Think about the position of a not-for-profit organization in a community considering a ballot issue to raise taxes (school bond issue, public facility levy, local option tax). The organization probably has members on both sides of the issue. Some may just be against tax increases of any kind. Others may benefit directly or indirectly in some way – they may be a construction contractor or perhaps a financial institution providing resources for a project. There are any number of possibilities. What should they do if asked to express an opinion on the subject?
Choosing Sides or Choosing Silence
Choosing sides, and overtly favoring or opposing a ballot is probably not the right direction to go. Someone is sure to be unhappy – and that’s just not a good place to be for an organization dependent on member dues, investments or charitable contributions. Not to mention, certain not-for-profit organizations can’t take sides without jeopardizing status with the Internal Revenue Service.
Remaining silent doesn’t seem constructive either. A community organization such as a local development group should care about tax policy, public budgets and generally the business climate in their respective communities. “No comment” just doesn’t work.
Staying Neutral While Getting Involved
In most cases the right answer is help inform their members and contributors, the community and voters of the factors to consider when making their decision in the voting place. For example, a reasonable stance for any economic develop organization is to support a tax policy that is stable, predictable and comparable to neighboring communities. The conventional wisdom would be that a tax policy that is in the range of “normal” isn’t going to affect business location decisions, and the community will likely have enough resources to provide reasonable levels of service.
Non-profit organizations can also bring their knowledge about an issue to the table and share information about factors that might affect policy choices. Again, using the economic development organization as an example, this might include things like the ratio of commercial to residential property in a community, the comparative density of development, the cultural and social characteristics of the community, or the comparative level of average household incomes. Helping people understand facts and context can simply contribute to more informed decision making. And broadly speaking, shouldn’t everyone work to foster civil community engagement?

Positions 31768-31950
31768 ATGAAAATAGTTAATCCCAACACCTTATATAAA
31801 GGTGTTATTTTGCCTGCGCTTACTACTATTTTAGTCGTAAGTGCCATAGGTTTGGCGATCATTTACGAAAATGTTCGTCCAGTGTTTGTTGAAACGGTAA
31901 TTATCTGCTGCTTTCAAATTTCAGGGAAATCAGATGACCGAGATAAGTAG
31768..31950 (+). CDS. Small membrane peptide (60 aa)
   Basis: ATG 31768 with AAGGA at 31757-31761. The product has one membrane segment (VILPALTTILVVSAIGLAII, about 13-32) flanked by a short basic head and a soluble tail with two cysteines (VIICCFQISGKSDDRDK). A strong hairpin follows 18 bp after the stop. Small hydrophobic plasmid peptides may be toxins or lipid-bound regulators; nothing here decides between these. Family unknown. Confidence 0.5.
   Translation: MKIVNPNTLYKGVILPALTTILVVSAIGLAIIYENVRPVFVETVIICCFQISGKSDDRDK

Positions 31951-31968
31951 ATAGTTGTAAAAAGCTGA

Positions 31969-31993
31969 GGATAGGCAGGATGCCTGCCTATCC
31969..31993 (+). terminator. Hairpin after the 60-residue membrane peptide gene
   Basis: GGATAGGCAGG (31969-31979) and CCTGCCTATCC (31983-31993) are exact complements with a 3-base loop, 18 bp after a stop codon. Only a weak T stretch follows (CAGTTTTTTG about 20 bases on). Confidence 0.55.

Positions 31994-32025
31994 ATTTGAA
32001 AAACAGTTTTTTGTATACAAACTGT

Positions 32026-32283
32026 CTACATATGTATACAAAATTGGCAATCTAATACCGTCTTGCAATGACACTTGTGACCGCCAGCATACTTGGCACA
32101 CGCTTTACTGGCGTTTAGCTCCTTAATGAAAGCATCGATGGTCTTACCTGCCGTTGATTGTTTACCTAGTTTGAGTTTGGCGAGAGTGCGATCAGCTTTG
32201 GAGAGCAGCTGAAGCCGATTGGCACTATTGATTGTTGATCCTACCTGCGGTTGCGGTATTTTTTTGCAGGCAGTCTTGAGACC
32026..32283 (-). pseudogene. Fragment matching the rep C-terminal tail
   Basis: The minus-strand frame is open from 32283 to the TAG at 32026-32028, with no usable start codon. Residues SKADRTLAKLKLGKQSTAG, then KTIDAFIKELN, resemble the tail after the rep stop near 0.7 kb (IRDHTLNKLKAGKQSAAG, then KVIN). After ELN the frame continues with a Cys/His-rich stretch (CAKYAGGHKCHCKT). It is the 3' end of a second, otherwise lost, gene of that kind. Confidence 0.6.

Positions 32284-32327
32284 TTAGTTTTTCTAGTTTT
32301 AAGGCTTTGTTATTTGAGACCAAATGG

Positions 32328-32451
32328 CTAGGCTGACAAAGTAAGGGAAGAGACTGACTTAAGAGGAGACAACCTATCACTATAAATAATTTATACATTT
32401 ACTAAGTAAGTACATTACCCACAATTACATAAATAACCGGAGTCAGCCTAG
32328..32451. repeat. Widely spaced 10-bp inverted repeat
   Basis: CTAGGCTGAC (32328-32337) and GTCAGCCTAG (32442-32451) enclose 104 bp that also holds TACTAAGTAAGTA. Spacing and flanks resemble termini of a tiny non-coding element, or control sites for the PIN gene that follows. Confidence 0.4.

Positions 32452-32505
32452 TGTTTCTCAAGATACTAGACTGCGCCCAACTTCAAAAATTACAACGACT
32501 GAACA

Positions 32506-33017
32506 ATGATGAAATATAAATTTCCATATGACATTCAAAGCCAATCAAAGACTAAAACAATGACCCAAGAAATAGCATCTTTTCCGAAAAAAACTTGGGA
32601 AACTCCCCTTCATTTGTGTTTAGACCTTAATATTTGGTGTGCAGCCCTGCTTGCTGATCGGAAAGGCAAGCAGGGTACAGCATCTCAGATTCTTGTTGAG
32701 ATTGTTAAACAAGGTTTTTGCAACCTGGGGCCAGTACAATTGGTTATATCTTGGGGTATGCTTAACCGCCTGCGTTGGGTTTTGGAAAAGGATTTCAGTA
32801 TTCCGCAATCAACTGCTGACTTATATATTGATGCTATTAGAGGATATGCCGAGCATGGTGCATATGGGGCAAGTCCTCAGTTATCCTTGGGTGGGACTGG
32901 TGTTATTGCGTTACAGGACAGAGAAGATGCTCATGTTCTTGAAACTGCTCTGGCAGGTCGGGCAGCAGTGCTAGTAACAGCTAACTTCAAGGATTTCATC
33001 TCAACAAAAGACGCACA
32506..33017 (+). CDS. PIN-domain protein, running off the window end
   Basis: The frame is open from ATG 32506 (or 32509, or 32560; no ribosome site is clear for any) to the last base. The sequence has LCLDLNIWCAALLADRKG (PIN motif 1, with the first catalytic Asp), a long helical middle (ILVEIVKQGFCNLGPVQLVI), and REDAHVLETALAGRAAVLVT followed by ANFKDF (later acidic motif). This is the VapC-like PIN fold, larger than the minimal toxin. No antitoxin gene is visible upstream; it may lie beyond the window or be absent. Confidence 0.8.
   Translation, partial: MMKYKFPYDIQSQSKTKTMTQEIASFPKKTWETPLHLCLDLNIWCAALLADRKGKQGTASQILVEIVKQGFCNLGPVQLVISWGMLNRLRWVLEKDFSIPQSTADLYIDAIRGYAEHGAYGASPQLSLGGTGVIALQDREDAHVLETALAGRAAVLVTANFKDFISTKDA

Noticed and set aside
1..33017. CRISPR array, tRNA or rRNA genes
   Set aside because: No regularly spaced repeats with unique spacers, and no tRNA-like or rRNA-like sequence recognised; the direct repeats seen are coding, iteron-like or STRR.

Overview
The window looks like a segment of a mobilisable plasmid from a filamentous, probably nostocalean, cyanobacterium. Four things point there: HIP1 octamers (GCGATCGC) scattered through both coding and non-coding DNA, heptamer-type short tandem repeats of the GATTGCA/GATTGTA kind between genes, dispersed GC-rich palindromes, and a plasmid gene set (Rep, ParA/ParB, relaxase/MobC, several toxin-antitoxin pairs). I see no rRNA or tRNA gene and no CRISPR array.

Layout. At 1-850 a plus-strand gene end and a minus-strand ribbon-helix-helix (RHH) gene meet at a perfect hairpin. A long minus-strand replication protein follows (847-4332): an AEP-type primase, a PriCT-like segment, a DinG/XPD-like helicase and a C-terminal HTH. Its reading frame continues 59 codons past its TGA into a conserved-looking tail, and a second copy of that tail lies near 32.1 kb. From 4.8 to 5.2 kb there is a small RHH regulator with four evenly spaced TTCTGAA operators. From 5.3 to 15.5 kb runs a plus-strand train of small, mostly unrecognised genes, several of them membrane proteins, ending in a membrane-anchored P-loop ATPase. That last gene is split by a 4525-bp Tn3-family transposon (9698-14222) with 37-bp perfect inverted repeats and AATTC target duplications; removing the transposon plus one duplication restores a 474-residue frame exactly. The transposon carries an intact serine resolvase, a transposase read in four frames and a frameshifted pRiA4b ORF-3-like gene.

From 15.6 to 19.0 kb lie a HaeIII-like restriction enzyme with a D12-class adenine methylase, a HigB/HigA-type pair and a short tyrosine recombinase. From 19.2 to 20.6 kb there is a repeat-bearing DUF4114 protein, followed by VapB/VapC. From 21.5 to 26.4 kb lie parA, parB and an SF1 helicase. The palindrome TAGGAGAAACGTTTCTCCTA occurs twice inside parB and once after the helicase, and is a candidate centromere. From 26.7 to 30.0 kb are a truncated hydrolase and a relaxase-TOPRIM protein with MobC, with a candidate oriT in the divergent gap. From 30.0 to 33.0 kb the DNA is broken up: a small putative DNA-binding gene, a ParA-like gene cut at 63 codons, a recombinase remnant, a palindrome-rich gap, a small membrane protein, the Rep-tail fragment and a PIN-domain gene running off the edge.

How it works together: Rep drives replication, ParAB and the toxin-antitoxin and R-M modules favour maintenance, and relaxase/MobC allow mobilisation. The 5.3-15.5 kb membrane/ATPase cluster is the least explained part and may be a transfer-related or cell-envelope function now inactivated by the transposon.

Walking the Line
Walking the line between advocacy and opposition can be a tricky path to follow, and keeping information balanced and factual is not easy. Silence is the easy option, but not necessarily the right one. If you find yourself at this trailhead, our team has the background and experience to help you navigate safely.
Enterprise Iowa, Inc. is a project management and organizational management firm. Since 2000 we have been privileged to work on many successful projects. Most have been within the confines of the State of Iowa, but some have involved issues at a regional or national scale. Our background and experience in managing projects is diverse ranging from business operations to public policy initiatives. The bottom line is that we have the project and program management skills to work with subject matter experts in almost any area to accomplish an organizational objective. We have evolved into a project management firm with the capability to manage a project to completion and then carry it forward into program operations.
Many of our early experiences originated in the public sector where we worked to apply entrepreneurial and private sector approaches to public programs and services. We also take some pride in applying a Midwestern work ethic and Iowa values to our work. This is the source of the name Enterprise Iowa.
Our home base is in the Greater Des Moines region – specifically Johnston, Iowa. If you have a project or program which demands successful implementation please contact us to arrange an initial consultation.